In 1996, Knoll, who was term limited, endorsed her daughter Mina Baker Knoll as her successor. Mina Knoll's opponent, Republican Barbara Hafer questioned her residency status because she had lived in New York City and the Knoll campaign attacked Hafer's leadership as auditor general.[4] The race, which Hafer won, opened a rift between the two women that culminated in 2000 when Knoll herself ran against Hafer for Treasurer.[4] The race featuring arguably the two highest-profile women in Pennsylvania politics, was noted for its bitterness between the two; Hafer cited a fraud scandal investigation by the SEC into Knoll's office while she was treasurer, and Knoll attacked Hafer for questionable expenses paid by the state.[5][6] In the end, Hafer won the election by less than 100,000 votes.[4]

Lieutenant governor[edit]

Knoll with Governor Rendell
Knoll attends Pittsburgh's St. Patrick's Day Parade with Hillary Clinton

In 2002, Knoll sought the Democratic nomination for Lieutenant Governor of Pennsylvania. She faced nine candidates in the primary, including state Senators Allen Kukovich, John Lawless, Thaddeus Kirkland, and Jack Wagner, the later of which was endorsed by the state party. Maintaining her base of support among women and senior citizens,[7] Knoll won the primary with 25% of the vote, winning 54 of the state's 67 counties.

She was paired with Democratic nominee for governor Ed Rendell, who also defeated the establishment favorite in his primary (Bob Casey, Jr.). The Rendell/ Knoll ticket won the general election 53% to 44% over Republicans Mike Fisher and his running mate Jane Earll. Knoll was sworn in as Pennsylvania's first-ever woman Lieutenant Governor on January 21, 2003.

Knoll's old rival Barbara Hafer, after failing to secure the Republican nomination for governor, actually endorsed Rendell and later switched to the Democratic party.[8] This led to speculation that she was maneuvering to challenge Knoll for the lieutenant governor spot in the 2006 primary. Hafer however stated that she and Knoll had buried the hatchet long ago,[9] and did not enter the race.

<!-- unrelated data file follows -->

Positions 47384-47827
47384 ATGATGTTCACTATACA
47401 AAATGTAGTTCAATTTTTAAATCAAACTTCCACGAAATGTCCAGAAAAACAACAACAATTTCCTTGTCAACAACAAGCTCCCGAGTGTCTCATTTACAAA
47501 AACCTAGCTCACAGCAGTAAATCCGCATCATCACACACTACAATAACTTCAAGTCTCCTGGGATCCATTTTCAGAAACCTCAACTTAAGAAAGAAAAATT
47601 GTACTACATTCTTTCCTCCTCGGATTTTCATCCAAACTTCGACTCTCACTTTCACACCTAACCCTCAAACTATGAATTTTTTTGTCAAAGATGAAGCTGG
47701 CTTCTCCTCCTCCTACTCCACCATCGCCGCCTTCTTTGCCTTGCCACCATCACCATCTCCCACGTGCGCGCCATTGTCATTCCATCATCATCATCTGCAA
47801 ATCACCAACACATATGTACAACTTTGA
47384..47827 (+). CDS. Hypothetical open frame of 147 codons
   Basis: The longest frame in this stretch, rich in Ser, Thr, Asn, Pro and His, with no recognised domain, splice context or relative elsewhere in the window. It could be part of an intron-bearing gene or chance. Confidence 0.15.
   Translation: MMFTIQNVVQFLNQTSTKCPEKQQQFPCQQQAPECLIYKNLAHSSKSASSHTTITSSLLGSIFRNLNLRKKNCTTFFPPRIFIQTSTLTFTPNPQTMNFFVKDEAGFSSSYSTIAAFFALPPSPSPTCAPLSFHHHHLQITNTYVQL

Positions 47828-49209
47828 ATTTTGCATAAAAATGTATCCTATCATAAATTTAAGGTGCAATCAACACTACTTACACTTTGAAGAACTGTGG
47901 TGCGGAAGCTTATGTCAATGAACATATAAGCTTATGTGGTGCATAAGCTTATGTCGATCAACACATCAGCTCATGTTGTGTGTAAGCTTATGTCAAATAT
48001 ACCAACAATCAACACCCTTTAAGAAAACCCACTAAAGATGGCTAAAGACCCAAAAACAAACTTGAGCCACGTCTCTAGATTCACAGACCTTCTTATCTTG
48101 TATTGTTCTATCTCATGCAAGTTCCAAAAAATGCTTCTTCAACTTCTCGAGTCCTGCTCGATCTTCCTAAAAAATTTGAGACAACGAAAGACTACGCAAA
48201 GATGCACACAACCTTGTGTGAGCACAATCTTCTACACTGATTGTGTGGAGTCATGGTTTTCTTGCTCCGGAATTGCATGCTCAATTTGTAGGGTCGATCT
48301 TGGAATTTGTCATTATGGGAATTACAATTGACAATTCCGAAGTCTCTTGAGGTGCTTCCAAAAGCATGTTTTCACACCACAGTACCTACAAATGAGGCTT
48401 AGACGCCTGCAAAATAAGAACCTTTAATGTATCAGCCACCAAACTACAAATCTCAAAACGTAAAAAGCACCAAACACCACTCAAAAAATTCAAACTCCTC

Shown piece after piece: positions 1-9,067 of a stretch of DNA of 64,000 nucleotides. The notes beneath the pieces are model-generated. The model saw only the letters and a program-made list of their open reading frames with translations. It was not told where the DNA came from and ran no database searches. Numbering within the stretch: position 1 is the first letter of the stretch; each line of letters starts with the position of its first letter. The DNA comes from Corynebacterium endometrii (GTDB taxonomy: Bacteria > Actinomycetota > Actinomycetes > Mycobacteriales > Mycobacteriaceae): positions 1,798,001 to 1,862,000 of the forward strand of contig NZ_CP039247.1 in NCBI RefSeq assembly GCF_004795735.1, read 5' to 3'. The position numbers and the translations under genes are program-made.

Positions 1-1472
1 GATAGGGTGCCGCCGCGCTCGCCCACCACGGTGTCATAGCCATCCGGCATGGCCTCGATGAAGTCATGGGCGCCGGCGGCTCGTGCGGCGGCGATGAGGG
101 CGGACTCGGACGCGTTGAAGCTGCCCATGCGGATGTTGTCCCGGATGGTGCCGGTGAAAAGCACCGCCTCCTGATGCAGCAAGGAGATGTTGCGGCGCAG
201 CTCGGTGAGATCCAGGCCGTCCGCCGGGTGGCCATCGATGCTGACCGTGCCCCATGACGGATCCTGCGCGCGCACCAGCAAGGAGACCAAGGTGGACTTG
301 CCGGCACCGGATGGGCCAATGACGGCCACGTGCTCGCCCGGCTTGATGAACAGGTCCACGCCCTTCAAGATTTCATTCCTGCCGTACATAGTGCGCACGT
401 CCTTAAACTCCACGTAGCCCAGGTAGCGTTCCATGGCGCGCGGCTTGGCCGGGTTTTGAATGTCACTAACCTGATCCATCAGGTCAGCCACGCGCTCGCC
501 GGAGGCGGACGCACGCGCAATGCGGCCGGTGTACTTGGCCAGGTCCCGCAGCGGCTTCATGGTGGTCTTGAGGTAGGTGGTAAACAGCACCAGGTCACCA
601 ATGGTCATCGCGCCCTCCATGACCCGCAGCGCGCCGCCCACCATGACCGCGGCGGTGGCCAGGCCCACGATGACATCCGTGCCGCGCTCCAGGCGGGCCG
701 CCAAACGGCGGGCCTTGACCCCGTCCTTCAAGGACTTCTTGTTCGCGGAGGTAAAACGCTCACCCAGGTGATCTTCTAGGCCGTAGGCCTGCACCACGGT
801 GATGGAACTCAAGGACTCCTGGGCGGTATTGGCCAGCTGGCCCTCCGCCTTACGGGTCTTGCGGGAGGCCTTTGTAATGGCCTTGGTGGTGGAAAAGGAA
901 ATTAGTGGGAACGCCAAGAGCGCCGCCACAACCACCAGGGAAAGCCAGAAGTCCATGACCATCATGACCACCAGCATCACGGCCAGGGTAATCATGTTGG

Congressman Joe Hoeffel announced that he would challenge Knoll in the primary, but dropped out of the race a day later, after Ed Rendell reiterated his support for Knoll as his running-mate.[10] This left only token opposition against Knoll, and she won the Democratic nomination by a large margin. She and Governor Rendell defeated Republican challengers Lynn Swann and Jim Matthews to win reelection.

Knoll endorsed and campaigned with Hillary Clinton in the lead-up to the 2008 Pennsylvania Democratic primary for president.[11] Along with several other prominent Pennsylvania Democrats, Knoll's endorsement was seen as a key to Clinton's win.[12]

Death[edit]

In August 2008, Knoll revealed that she had been diagnosed with neuroendocrine cancer and was in treatment for the disease.[13] She was treated in Hershey, Pennsylvania at Penn State Hershey Medical Center and attempted a return to her duties in September 2008 but fatigue forced her to return home.[14] In October 2008, she entered Johns Hopkins Hospital in Baltimore, Maryland for treatment of a viral infection.[14] On November 12, 2008, Knoll died at Mount Sinai Hospital in New York City. Upon her death, Pennsylvania State Senate President pro tempore Joe Scarnati became the Lieutenant Governor of Pennsylvania.

References[edit]

Political offices
Preceded by
Davis Greene
Treasurer of Pennsylvania
1989–1997
Succeeded by
Barbara Hafer
Preceded by
Robert Jubelirer
Lieutenant Governor of Pennsylvania
2003–2008
Succeeded by
Joe Scarnati
Party political offices
Preceded by
Marjorie Margolies-Mezvinsky
Democratic nominee for Lieutenant Governor of Pennsylvania
2002, 2006
Succeeded by
Scott Conklin
Preceded by
Mina Baker Knoll
Democratic nominee for Treasurer of Pennsylvania
2000
Succeeded by
Bob Casey, Jr.
Preceded by
Al Benedict
Democratic nominee for Treasurer of Pennsylvania
1988, 1992
Succeeded by
Mina Baker Knoll